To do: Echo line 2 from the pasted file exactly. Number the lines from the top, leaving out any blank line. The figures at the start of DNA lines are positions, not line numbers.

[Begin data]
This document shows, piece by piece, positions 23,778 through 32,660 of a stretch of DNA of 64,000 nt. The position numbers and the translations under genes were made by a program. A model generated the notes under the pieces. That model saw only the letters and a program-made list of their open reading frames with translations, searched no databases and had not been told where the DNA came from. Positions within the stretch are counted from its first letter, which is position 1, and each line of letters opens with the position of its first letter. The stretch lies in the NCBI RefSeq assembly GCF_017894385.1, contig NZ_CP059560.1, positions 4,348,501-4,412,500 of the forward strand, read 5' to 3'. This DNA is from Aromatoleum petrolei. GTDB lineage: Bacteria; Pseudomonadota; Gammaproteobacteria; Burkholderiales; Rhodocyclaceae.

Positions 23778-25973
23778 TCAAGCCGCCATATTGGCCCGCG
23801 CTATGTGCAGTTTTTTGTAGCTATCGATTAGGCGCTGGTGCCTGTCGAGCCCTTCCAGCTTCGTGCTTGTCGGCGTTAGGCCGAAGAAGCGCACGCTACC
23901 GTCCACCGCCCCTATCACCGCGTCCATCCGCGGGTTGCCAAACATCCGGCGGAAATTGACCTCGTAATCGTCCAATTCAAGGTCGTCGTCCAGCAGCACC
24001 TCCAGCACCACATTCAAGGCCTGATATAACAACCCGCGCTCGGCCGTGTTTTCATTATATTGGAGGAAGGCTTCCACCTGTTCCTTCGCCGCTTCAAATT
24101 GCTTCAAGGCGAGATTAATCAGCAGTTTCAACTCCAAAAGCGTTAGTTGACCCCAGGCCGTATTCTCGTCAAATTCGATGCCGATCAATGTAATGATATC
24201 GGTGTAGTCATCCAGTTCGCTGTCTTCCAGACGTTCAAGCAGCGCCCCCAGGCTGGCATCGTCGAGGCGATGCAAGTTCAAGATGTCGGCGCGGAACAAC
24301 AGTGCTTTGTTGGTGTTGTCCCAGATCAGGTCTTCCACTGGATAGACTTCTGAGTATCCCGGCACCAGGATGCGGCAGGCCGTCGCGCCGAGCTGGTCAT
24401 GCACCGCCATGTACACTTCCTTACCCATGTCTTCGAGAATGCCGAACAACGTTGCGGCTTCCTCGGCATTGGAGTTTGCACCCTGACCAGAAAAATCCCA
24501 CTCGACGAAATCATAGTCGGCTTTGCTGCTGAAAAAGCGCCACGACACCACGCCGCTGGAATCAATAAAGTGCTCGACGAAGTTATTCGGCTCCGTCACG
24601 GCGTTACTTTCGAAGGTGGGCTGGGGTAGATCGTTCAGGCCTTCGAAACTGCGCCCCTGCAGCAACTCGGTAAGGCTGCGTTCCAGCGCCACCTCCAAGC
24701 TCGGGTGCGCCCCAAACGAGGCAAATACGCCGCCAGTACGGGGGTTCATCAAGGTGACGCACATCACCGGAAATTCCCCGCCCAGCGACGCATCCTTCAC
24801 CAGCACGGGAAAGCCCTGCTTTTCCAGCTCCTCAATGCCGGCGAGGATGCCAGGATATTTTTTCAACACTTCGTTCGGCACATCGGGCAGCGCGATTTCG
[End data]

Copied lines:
Positions 23778-25973